INSERM U1153, Hôpital Hôtel-Dieu, 1 place du Parvis Notre-Dame, 75004 Paris, France

Centre Cochrane Français, Paris, France

Department of Epidemiology, Columbia University Mailman School of Public Health, New York, NY, USA

Stanford Prevention Research Center, Department of Medicine and Department of Health Research and Policy, Stanford University School of Medicine, Stanford, CA, USA

Department of Statistics, Stanford University School of Humanities and Sciences, Stanford, CA, USA

Meta-Research Innovation Center at Stanford (METRICS), Stanford University, Stanford, CA, USA

Université Paris Descartes - Sorbonne Paris Cité, Paris, France

INSERM CIE 4, Paris, France

Assistance Publique-Hôpitaux de Paris, Hôpital Européen Georges Pompidou, Unité de Recherche Clinique, Paris, France

Assistance Publique-Hôpitaux de Paris, Hôpital Hôtel-Dieu, Centre d’Epidémiologie Clinique, Paris, France

Abstract

Background

Networks of trials assessing several treatment options available for the same condition are increasingly considered. Randomized trial evidence may be missing because of reporting bias. We propose a test for reporting bias in trial networks.

Methods

We test whether there is an excess of trials with statistically significant results across a network of trials. The observed number of trials with nominally statistically significant p-values across the network is compared with the expected number. The performance of the test (type I error rate and power) was assessed using simulation studies under different scenarios of selective reporting bias. Examples are provided for networks of antidepressant and antipsychotic trials, where reporting biases have been previously demonstrated by comparing published to Food and Drug Administration (FDA) data.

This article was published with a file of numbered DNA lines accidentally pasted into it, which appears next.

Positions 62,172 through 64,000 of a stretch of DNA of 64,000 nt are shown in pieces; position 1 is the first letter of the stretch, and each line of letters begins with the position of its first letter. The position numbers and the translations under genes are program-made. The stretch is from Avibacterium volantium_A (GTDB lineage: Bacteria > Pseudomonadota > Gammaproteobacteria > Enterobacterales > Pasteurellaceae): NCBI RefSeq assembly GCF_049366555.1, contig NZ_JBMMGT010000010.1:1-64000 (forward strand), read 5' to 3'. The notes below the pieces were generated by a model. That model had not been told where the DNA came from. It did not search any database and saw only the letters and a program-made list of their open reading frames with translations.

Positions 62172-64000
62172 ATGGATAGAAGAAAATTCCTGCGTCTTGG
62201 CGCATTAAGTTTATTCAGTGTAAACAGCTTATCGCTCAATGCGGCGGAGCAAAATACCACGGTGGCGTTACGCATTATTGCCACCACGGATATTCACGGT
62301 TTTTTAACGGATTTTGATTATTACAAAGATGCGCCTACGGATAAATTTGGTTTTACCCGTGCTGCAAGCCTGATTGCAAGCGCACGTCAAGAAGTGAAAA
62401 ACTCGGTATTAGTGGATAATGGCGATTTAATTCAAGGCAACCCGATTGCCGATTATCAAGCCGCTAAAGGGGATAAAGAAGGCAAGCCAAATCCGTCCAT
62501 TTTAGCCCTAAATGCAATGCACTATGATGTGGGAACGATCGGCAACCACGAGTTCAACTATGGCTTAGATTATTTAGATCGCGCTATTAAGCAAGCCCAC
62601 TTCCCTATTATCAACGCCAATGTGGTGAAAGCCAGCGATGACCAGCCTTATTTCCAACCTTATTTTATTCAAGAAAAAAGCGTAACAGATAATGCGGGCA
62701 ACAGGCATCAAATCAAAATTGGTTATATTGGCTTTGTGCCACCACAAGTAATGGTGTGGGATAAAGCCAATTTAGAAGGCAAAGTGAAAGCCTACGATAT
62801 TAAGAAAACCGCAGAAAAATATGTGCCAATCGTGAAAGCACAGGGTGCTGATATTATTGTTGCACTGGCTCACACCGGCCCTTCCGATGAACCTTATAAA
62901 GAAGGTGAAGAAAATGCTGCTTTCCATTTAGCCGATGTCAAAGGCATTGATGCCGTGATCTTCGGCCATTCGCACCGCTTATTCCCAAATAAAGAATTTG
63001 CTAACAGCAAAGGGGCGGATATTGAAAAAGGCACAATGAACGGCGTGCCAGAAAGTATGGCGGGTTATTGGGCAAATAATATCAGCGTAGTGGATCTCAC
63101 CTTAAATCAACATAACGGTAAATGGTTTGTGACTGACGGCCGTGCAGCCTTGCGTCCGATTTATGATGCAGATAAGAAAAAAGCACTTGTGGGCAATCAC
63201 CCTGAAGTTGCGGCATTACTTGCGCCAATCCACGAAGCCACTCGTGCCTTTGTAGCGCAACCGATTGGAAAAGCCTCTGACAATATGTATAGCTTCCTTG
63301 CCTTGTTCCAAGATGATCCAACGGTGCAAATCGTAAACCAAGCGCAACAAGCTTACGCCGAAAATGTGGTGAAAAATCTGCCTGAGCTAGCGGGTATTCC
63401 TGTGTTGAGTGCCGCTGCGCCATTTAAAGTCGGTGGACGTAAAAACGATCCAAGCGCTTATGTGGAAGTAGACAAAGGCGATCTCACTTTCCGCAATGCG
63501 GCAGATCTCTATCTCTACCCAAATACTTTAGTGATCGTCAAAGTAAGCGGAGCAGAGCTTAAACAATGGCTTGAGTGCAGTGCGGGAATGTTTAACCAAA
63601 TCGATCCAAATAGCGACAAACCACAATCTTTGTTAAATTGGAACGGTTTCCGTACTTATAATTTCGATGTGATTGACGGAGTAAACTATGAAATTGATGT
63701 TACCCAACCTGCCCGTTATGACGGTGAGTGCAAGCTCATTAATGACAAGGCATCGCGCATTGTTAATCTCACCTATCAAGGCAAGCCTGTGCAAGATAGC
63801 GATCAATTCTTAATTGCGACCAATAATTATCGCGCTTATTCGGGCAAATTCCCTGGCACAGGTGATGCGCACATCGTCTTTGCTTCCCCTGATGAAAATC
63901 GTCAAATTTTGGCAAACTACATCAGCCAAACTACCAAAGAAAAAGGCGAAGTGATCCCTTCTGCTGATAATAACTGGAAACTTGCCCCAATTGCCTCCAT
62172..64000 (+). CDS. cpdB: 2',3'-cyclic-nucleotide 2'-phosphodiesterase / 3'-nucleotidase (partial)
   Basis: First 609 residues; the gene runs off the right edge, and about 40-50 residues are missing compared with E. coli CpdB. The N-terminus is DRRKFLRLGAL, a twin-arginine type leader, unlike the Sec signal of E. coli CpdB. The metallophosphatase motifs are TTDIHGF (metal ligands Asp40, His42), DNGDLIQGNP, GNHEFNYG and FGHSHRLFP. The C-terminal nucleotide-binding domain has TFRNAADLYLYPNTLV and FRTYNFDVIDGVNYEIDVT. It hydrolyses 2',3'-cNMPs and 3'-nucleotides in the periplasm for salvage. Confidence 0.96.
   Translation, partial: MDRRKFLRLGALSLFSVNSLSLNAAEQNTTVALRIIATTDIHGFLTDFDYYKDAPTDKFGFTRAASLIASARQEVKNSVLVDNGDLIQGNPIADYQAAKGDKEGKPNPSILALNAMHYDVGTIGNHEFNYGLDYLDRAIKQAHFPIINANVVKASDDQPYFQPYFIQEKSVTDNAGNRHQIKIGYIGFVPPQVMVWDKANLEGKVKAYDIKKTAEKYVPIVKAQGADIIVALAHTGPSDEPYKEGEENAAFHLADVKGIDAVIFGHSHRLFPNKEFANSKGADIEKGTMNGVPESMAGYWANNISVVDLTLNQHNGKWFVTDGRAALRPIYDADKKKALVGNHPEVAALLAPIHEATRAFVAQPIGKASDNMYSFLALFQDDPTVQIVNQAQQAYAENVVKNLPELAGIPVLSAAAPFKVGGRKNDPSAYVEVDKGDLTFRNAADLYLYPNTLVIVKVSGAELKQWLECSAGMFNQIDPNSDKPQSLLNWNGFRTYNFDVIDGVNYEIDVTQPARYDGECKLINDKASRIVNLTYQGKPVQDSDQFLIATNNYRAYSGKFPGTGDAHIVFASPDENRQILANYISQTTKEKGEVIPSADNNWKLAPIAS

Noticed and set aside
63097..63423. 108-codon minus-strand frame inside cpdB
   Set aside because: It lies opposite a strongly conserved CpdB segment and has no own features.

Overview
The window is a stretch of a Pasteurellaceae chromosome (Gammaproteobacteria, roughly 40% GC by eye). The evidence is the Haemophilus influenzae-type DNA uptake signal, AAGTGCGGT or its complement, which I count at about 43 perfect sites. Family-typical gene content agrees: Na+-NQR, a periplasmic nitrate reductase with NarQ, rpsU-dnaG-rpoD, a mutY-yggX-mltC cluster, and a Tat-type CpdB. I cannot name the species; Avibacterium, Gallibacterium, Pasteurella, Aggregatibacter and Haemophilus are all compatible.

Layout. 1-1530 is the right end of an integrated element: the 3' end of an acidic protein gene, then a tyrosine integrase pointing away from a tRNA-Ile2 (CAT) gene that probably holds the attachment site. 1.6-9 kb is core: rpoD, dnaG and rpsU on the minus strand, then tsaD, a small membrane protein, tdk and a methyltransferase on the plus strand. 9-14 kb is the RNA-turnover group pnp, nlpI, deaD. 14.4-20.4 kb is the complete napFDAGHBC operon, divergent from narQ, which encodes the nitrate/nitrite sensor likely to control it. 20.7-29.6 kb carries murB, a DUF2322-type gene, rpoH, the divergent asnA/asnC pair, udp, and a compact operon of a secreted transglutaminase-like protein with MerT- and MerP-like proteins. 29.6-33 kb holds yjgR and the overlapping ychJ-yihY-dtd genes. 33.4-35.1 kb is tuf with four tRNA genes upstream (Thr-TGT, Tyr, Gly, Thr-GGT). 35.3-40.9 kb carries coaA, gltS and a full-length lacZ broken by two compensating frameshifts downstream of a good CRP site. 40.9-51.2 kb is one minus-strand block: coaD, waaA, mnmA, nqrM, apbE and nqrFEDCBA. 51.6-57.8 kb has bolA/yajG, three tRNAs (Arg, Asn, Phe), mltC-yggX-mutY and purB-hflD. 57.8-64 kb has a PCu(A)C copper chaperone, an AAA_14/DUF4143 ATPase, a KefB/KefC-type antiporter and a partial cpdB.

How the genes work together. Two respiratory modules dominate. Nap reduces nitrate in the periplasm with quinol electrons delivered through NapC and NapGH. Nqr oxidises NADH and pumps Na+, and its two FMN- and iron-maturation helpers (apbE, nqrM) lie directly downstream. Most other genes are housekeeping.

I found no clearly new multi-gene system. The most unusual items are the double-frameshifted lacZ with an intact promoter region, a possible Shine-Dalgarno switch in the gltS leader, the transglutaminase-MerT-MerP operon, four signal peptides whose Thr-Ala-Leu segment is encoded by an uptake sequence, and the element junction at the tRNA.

Results

In simulations, the test maintained the type I error rate and was moderately powerful after adjustment for type I error rate, except when the between-trial variance was substantial. In all, a positive test result increased moderately or markedly the probability of reporting bias being present, while a negative test result was not very informative. In the two examples, the test gave a signal for an excess of statistically significant results in the network of published data but not in the network of FDA data.

Conclusion

The test could be useful to document an excess of significant findings in trial networks, providing a signal for potential publication bias or other selective analysis and outcome reporting biases.

Background

Reporting bias proceeds from the tendency of researchers, pharmaceutical companies and journals to publish trial results based on the direction, magnitude and statistical significance of the results